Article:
Caplet
Payoffs

Floorlet
Payoffs

Effective
Interest

\$508,333

328

Reading 27 ■ Risk Management Applications of Option Strategies

A collar establishes a range, the cap exercise rate minus the floor exercise rate,
within which there is interest rate risk. The borrower will benefit from falling rates
and be hurt by rising rates within that range. Any rate increases above the cap exercise
rate will have no net effect, and any rate decreases below the floor exercise rate will
have no net effect. The net cost of this position is zero, provided that the floor exercise
rate is set such that the floor premium offsets the cap premium.26 It is probably easy
to see that collars are popular among borrowers.
EXAMPLE 15 
Exegesis Systems (EXSYS) is a floating-­rate borrower that manages its interest
rate risk with collars, purchasing a cap and selling a floor in which the cost of
the cap and floor are equivalent. EXSYS takes out a \$35 million one-­year loan
at 90-­day Libor plus 200 basis points. It establishes a collar with a cap exercise
rate of 7 percent and a floor exercise rate of 6 percent. Current 90-­day Libor is
6.5 percent. The interest payments will be based on the exact day count over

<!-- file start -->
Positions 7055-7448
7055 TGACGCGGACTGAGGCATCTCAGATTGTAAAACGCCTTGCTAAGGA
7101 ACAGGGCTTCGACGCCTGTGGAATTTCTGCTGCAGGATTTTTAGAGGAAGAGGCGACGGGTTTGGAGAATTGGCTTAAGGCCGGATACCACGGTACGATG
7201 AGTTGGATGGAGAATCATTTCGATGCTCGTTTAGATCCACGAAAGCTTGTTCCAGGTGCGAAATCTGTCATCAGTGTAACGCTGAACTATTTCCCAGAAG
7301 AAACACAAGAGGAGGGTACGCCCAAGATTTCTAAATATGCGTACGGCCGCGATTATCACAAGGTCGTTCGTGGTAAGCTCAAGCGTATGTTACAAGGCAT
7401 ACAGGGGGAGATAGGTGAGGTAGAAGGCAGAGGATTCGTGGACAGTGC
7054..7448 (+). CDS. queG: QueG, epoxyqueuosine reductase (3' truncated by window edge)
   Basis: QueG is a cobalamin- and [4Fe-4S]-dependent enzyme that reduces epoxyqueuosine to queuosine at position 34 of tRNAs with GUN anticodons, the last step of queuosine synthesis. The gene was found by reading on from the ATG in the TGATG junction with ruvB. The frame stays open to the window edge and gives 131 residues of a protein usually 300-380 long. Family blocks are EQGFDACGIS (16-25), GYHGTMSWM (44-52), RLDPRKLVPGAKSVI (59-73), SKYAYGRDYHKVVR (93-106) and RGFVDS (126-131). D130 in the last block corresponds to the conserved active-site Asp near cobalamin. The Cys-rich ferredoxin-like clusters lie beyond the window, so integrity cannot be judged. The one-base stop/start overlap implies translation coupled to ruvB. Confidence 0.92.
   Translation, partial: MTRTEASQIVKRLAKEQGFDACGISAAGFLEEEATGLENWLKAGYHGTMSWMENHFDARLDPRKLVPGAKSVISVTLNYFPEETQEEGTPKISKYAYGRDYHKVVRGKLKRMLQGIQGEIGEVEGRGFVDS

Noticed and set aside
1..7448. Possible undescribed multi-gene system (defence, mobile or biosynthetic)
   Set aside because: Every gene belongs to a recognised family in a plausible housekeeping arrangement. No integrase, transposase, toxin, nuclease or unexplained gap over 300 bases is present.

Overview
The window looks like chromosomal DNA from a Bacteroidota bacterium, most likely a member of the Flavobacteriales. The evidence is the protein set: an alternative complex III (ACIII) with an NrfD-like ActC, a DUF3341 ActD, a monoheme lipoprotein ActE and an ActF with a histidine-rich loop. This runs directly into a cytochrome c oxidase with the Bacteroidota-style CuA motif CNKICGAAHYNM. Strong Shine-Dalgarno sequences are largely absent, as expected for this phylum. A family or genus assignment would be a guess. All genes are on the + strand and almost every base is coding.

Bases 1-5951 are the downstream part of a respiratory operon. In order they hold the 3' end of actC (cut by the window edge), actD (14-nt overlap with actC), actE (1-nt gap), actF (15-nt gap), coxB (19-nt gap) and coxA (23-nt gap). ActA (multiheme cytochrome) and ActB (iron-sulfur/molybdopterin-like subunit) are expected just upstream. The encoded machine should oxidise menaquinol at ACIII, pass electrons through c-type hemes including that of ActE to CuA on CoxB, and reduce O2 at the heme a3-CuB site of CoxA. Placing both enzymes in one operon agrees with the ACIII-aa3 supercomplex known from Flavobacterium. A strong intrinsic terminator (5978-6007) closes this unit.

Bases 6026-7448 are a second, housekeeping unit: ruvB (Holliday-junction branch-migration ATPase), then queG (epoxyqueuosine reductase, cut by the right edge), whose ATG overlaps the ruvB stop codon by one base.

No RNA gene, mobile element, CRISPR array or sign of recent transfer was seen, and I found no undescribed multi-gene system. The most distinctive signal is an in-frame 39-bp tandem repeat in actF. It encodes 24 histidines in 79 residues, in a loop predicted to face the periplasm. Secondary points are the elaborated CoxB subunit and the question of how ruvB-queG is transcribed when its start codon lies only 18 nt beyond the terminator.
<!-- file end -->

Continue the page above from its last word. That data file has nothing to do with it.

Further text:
360. The caplets and floorlets expire on the rate reset dates. The rates will be
set on the current date (5 March), 4 June, 5 September, and 3 December, and
the loan will be paid off on the following 3 March.
Determine the effective interest payments if Libor on the following dates
is as given:
4 June

7.25 percent

5 September

6.5 percent

3 December

5.875 percent

Solution:
The interest due for each period is computed as \$35,000,000(Libor on previous
reset date + 0.02)(Days in period/360). For example, the first interest payment
is \$35,000,000(0.065 + 0.02)(91/360) = \$752,014, based on the fact that there
are 91 days between 5 March and 4 June. Each caplet payoff is computed as
\$35,000,000 max(0,Libor on previous reset date – 0.07)(Days in period/360),
where the “previous reset date” is the caplet expiration. Payment is deferred
until the date on which the interest is paid at the given Libor. For example, the
caplet expiring on 4 June is worth \$35,000,000 max(0,0.0725 – 0.07)(93/360) =
\$22,604, which is paid on 5 September and is based on the fact that there are